f1(s) = (number of white queens) (number of black queens), etc. Other features which ... Othello: human champions refuse to compete against computers, who are ...
Download Policy: Content on the Website is provided to you AS IS for your information and personal use and may not be sold / licensed / shared on other websites without getting consent from its author.While downloading, if for some reason you are not able to download a presentation, the publisher may have deleted the file from their server.
What does it means?
Involves Animal Behave
A Two-player zero-sum discrete finite deterministic game of perfect information is a quintuplet:
( S , I , N , T , V ) where:
+1 for MAX (=win)
-1 for MIN (=loose)
0 for a draw.
For chess, b ≈ 35, m ≈100 for "reasonable" games exact solution completely infeasible
b … branching factor m … maximum number of moves
doubles possible depth of search doable in the same time
prune that branch
Suppose we have 100 secs, explore 104 nodes/sec106nodes per move
even with pruning not possible to explore the whole search space e.g. for chess!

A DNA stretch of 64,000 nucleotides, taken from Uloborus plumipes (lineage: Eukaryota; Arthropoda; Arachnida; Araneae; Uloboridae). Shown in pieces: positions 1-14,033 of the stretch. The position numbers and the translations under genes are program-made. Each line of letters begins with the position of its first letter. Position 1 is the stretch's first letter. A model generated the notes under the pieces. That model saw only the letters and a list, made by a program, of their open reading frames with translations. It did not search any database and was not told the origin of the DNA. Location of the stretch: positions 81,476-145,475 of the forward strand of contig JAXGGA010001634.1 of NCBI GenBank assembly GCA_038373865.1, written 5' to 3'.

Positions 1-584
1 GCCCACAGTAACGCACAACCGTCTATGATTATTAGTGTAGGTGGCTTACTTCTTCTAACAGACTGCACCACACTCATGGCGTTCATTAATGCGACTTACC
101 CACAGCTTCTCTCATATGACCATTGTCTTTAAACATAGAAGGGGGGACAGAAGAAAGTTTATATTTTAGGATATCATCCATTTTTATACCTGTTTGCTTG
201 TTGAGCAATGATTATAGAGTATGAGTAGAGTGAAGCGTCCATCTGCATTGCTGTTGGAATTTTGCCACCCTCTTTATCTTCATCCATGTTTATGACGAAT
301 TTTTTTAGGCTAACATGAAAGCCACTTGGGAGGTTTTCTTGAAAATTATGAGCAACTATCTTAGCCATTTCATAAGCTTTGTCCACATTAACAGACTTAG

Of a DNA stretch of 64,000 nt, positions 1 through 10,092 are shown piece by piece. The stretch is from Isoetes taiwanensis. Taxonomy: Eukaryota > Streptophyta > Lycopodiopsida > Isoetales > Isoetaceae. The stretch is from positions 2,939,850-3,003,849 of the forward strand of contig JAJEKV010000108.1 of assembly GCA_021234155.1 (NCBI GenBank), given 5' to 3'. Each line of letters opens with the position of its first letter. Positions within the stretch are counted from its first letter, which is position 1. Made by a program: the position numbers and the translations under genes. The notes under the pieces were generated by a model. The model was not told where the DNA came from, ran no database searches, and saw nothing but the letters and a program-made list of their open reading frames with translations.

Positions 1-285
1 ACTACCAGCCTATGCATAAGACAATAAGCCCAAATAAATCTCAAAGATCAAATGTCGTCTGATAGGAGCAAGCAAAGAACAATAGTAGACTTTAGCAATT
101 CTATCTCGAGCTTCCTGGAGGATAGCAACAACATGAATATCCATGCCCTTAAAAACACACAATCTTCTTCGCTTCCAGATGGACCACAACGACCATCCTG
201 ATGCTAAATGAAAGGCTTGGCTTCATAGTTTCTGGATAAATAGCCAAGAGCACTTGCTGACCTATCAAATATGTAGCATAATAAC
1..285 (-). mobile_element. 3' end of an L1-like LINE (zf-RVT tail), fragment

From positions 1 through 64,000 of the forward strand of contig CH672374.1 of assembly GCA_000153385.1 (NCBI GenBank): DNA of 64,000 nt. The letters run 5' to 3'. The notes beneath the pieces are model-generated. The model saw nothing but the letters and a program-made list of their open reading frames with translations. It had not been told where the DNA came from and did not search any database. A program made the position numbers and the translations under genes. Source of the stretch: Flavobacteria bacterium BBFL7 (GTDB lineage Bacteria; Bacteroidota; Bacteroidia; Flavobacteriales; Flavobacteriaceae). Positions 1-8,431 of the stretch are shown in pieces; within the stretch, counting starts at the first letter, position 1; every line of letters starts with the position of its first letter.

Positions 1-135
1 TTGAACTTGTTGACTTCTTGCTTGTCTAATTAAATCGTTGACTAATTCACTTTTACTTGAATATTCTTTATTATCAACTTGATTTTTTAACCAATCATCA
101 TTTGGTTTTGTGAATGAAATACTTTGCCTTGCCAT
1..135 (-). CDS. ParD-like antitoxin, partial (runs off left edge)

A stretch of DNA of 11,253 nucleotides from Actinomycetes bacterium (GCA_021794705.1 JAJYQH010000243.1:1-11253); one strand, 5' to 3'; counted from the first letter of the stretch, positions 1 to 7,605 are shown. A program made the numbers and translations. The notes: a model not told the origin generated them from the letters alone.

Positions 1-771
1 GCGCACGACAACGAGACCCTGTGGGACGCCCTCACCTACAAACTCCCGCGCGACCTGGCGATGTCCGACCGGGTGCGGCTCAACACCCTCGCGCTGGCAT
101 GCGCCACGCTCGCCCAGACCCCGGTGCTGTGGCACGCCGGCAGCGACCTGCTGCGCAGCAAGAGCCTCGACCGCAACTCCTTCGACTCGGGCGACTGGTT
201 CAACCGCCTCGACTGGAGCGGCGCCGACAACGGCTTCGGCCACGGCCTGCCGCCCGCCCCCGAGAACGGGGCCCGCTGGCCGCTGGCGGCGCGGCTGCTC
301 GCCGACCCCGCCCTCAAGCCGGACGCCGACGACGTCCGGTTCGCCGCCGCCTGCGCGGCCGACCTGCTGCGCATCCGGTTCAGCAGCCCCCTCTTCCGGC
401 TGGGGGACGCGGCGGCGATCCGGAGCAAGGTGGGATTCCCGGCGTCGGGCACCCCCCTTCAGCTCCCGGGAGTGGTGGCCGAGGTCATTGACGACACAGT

e.g., depth limit (perhaps add quiescence search)
= estimated desirability of position
Eval(s) = w1 f1(s) + w2 f2(s) + … + wn fn(s)
w1 = 9 with
f1(s) = (number of white queens) – (number of black queens), etc.
Other features which could be taken into account: number of threats, good structure of pawns, measure of safety of the king.
MinimaxCutoff is identical to MinimaxValue except
Does it work in practice?
bm = 106, b=35 m=4
4-ply lookahead is a hopeless chess player!
2-player algorithms (minimax, -, cutoff-eval) can be extended to multi-player in a straightforward way:
Expectiminimax next slide
Chance nodes have certain probabibilities.
where P(s) is the probability of reaching s (e.g.
probability of rolling a certain number with the dice)
What makes Game theory interesting in practice?